As a dollar amount, your marketing costs should range from $20,000 to $40,000 per year. This would be higher with a startup practice–perhaps double that amount–because you need to start building a patient base.

Here is how I would break down the spending:

1. Your Website.  This is the cornerstone of your practice promotion.  Even word of mouth patients are likely to visit your website before calling the practice.  And this is important to remember–your website is a work in progress.  It’s never done, because Google is looking every day at it, seeing what has changed. So you need a dynamic website, where content changes automatically and you can add and change content easily yourself.  For more on this, read my previous blog on websites.

Cost: $3000 for a new website, $75 per month to host and maintain it.

2. Social Media. This is a marketing cost, primarily.  You should be paying someone in your office to add posts, request them from patients, monitor and respond to them, and also keep track of online reviews. This cost is part of their pay, but 12-15 hours a month should be dedicated to this.  There are outside services that can do this, but they still need someone monitoring them.

Cost: $250 per month.

3. Discounts. This is part of your marketing cost, and often people forget that.  If you’re doing a free exam, cleaning and x-rays, the cost is not high if you have digital radiography, but it’s not nothing.  You still have to pay your hygienist.

Cost: $300 per month, assuming 10 new patients attracted this way.

4. Insurance plans.  Dentists often forget that this is a marketing cost.  You are discounting your work to attract patients through the plan.  This number is impossible for me to estimate for you, but I want you to be mindful of it as a promotional expense.  And you can calculate it fairly easily, since you know what you collect versus what you would have.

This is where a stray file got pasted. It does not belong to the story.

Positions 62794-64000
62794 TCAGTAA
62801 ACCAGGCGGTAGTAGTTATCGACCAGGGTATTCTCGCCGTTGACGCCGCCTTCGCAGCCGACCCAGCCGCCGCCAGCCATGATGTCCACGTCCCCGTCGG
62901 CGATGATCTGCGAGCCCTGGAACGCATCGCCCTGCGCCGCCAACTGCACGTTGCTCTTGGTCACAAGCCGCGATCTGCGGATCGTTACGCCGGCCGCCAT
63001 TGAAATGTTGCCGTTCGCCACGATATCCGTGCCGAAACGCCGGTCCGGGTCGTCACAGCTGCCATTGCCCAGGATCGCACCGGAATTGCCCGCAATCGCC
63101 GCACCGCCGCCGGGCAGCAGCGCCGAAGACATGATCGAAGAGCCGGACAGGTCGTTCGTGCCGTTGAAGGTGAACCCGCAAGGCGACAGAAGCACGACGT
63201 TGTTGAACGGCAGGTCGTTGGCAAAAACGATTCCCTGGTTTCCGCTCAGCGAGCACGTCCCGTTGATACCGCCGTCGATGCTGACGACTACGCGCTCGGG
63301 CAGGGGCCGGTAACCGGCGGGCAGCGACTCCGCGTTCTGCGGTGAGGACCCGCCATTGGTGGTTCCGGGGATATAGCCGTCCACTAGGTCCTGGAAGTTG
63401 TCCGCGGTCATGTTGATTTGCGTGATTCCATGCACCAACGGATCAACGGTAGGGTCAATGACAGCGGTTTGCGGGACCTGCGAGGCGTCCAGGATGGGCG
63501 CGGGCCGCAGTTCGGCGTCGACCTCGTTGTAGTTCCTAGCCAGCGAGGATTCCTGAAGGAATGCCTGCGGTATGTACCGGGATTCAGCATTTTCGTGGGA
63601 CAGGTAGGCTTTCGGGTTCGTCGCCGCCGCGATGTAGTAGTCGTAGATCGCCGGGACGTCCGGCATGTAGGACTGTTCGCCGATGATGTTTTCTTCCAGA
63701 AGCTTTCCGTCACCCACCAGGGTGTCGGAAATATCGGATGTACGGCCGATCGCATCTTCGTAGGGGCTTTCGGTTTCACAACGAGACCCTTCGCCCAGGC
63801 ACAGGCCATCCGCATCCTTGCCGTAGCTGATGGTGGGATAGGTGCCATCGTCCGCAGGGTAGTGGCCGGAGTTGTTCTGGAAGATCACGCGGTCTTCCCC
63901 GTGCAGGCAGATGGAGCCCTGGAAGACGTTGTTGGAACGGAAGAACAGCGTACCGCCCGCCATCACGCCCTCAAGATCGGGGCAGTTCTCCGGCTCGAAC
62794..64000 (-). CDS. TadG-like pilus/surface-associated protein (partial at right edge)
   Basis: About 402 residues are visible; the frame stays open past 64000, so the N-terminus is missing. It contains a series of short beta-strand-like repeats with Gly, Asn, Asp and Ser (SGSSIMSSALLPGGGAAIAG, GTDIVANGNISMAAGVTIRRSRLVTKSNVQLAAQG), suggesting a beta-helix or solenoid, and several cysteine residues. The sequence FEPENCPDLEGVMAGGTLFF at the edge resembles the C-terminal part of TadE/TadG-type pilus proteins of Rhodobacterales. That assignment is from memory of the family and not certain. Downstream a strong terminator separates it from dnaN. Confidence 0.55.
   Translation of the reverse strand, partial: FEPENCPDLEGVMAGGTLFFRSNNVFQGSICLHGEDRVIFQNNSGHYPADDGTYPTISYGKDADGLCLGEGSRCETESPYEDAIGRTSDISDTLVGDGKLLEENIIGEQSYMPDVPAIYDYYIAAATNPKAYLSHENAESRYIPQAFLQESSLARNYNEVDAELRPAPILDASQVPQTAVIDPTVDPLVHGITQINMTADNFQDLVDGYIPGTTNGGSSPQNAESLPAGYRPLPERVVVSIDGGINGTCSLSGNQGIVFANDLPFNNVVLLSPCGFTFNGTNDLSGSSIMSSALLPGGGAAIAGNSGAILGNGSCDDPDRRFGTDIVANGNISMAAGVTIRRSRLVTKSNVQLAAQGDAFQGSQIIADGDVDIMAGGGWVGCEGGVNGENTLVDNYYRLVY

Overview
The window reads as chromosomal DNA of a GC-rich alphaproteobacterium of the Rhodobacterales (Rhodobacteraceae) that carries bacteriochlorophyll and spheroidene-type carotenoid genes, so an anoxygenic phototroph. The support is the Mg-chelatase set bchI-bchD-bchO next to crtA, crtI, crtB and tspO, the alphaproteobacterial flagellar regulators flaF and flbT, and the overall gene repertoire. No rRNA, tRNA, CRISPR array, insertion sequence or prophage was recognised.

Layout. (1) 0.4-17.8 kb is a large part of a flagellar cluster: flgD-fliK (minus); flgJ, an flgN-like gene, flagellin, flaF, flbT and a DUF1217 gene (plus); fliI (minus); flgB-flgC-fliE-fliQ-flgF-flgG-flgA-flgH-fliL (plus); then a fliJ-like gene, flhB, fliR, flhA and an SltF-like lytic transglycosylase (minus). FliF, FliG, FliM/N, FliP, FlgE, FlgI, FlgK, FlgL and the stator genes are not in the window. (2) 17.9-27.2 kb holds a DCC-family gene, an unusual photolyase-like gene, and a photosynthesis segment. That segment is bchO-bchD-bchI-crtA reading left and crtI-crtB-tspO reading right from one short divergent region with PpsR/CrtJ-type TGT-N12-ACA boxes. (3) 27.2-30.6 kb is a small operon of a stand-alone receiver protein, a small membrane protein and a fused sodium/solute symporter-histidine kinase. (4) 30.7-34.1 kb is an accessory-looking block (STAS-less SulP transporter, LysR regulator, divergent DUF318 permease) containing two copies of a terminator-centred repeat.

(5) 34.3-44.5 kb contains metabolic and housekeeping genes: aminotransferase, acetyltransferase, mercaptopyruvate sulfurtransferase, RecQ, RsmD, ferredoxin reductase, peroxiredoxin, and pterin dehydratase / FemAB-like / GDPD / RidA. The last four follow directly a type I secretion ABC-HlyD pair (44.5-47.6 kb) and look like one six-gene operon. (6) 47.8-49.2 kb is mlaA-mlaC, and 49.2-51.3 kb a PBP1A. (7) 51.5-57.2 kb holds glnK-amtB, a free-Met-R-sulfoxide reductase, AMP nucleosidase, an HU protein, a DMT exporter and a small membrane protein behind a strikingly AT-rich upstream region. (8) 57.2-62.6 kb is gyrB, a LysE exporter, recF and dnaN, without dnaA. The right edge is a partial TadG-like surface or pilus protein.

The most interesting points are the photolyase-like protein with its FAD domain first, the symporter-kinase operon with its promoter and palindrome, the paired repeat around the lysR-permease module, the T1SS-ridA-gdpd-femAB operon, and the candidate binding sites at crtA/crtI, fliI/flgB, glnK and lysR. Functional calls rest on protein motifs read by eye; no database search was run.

5. Advertising. This could be anything from bidding on AdWords to advertising on Yelp! or Facebook, doing direct mail, local newspaper ads, or even radio or TV.  Or referral programs like 1-800-DENTIST. I believe in doing everything that works. Keep in mind that the lifetime value of a new patient to your practice is substantial, and worth investing in. If you don’t get that yet, watch this video.

Cost: $1000 to 3000 per month.

Other factors that would increase your advertising cost:

1. You don’t have storefront visibility to your practice. This could add 20% or more to your budget.

2. You have limited hours, or less convenient hours than your local competitors.

3. You don’t take any emergency patients.

Anything that limits the convenience and appeal to a new patient is going to diminish your results, making advertising more expensive. What else could you be doing wrong?  Several things.

Let’s start with your front desk.  If you have someone who is not personable, or who is over-screening the patients, or generally not skilled at converting callers into patients who show up, your advertising spend is being largely wasted.  Fix that first.

You could also be spending too much on a particular marketing approach. Every medium will have diminishing results eventually, either as you increase the budget to too high a level, or over the course of time. Direct mail, for example, will almost always over-saturating a market eventually, and you need to stop for a few months. (1-800-DENTIST would be an exception, because we’re constantly modifying our advertising approach to compensate for this.)

You could be using a promotional approach that gets lots of calls, with very little conversion into real patients, or low production on them.  The wrong type of patients means either the message is wrong, or you aimed at the wrong target audience, or the medium is wrong.  I consider Groupon a classic example of this, and though a few people made it work, I’m glad it’s faded away from the dental world.